When the purchaser's solicitors first wrote in early November saying that they "noticed" that the architect's certificate of 10 November 1992 did not specify that the partitioning "did not contravene the Fire Regulations", and asked for a fresh certificate to "confirm the same", this was a meaningless request. There are no such things in the statute book as "Fire Regulations". Later, the purchaser's solicitors wrote enclosing a letter from the architect Mr. Leung which complained of failure to comply with the Code of Practice on Provisions of Means of Escape. This is a Code published by the Building Authority for the guidance of authorized persons and others responsible for the design of new buildings. It provides guidance to the exercise of discretion by the Building Authority under s.16 of the Buildings Ordinance, Cap. 123 in dealing with the approval of plans for new buildings. The Code defines "travel distance" as the distance required to be traversed from any point in a storey of a building to the nearest fire-resisting door in the staircase enclosure. Clause 12(b)(ii) of the Code - which Mr. Leung claimed had been breached - says in effect that for a building with two or more staircases the maximum travel distance is 36m, but when the exit route is in one direction only the maximum travel distance is 18m. The Code, as mentioned earlier, relates to new buildings; it would seem to have no application to internal partitioning works which do not involve the structure of the building. Whether, by such works, a fire hazard might have been created, that is an entirely different matter: That would involve the consideration of circumstances by the Director of Fire Services, not the Building Authority. For the purposes of this appeal, this point can be disregarded: Mr. Kotewall SC counsel for the purchaser has in the course of the hearing expressly disavowed any suggestion that there might have been a fire hazard created on the 33rd floor.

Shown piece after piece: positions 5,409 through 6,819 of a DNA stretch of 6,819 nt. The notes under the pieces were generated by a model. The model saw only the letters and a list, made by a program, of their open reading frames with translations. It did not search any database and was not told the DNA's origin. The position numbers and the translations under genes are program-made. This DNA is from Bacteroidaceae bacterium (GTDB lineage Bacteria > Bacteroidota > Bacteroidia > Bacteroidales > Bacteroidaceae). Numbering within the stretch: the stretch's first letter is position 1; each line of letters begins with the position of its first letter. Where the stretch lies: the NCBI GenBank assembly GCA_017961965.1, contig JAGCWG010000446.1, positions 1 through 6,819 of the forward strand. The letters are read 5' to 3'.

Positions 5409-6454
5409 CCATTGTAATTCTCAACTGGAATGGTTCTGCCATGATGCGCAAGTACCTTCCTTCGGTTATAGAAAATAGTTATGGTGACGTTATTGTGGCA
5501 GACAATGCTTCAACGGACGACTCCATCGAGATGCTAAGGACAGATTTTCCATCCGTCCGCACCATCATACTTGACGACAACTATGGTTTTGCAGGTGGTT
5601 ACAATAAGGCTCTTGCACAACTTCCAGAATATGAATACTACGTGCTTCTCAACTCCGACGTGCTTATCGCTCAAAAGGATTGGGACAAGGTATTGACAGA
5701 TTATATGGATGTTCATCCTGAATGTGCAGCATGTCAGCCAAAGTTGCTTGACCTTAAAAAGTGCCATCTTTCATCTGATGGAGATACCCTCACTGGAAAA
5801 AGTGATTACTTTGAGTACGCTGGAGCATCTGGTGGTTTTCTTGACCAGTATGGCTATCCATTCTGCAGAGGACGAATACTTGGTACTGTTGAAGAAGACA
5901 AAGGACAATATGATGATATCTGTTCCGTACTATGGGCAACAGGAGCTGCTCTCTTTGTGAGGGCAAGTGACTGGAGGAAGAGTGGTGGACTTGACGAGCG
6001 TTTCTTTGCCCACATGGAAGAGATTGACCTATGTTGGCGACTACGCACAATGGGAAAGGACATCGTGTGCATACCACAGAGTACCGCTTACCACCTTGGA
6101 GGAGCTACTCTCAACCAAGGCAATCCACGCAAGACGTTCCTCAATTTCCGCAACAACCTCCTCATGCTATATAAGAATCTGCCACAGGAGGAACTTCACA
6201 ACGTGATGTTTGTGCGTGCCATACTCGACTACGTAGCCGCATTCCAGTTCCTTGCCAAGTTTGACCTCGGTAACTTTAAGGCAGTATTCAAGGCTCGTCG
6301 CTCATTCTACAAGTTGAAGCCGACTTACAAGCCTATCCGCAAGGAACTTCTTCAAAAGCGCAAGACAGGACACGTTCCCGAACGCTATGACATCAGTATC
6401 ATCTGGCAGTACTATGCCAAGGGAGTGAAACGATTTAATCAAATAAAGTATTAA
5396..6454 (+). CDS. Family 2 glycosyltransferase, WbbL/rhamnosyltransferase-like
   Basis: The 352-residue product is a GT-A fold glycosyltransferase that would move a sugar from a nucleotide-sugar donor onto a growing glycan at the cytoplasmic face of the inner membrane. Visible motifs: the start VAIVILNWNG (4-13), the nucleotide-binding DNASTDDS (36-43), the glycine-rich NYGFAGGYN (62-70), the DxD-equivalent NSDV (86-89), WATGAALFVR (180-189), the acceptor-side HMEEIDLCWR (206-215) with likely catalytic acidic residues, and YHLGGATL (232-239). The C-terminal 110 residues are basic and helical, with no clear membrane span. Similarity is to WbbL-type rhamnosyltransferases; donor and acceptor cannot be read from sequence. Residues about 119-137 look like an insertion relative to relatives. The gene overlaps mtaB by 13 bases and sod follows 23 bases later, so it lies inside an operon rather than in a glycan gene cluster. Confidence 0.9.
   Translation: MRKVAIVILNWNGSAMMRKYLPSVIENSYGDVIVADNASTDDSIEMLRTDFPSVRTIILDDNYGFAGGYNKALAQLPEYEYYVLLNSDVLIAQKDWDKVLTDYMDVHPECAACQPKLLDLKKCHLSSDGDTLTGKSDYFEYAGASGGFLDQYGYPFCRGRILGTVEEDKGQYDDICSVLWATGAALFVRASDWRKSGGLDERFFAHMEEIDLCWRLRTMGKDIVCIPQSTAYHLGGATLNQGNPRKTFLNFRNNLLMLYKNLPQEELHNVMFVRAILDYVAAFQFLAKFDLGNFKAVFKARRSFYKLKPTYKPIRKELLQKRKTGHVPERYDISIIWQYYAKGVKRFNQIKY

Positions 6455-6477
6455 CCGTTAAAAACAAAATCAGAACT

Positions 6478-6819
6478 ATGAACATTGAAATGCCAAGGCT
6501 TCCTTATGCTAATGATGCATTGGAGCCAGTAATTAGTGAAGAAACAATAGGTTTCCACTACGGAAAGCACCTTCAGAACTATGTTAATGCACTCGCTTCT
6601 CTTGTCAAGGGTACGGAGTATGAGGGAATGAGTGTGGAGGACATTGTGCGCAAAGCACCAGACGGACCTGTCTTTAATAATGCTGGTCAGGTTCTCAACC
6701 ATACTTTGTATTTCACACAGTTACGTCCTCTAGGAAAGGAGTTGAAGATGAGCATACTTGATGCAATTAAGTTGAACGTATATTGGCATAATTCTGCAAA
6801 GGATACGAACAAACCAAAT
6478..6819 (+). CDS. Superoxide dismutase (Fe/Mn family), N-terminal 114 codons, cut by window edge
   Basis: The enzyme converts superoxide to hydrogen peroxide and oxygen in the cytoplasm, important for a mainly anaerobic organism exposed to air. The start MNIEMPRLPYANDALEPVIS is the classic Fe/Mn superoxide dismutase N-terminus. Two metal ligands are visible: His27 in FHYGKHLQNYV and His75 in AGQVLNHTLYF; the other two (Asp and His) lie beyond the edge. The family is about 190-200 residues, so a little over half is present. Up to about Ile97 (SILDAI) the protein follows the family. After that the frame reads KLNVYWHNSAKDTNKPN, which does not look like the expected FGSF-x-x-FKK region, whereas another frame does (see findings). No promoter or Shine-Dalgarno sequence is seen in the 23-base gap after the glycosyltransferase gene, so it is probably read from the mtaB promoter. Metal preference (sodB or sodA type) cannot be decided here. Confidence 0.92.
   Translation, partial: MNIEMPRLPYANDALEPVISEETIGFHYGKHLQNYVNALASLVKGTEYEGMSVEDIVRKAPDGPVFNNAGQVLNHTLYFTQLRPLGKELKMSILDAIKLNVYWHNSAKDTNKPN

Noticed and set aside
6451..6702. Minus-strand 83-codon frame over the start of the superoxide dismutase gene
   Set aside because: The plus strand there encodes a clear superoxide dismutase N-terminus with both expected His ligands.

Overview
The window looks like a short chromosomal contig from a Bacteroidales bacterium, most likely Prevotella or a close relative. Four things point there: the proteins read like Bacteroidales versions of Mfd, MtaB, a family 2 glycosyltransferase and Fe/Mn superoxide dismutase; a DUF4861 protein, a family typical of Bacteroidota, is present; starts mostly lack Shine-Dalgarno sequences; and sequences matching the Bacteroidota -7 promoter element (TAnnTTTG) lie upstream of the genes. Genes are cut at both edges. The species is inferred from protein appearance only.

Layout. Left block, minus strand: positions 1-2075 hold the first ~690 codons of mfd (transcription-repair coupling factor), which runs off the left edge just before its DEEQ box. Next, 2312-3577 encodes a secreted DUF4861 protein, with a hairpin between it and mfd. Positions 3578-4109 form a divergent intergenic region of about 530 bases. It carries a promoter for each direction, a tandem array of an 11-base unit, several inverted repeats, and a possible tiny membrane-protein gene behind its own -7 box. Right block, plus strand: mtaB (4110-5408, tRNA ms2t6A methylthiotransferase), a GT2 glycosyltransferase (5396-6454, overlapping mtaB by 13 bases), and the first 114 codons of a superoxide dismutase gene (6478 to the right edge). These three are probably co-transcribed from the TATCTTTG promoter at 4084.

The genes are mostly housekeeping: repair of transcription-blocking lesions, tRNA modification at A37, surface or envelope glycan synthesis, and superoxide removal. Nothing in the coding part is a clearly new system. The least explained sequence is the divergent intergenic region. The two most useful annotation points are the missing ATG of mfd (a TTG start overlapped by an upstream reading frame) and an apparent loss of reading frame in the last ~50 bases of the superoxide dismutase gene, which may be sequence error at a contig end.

REGULATION 41(1) OF THE BUILDING (PLANNING) REGULATIONS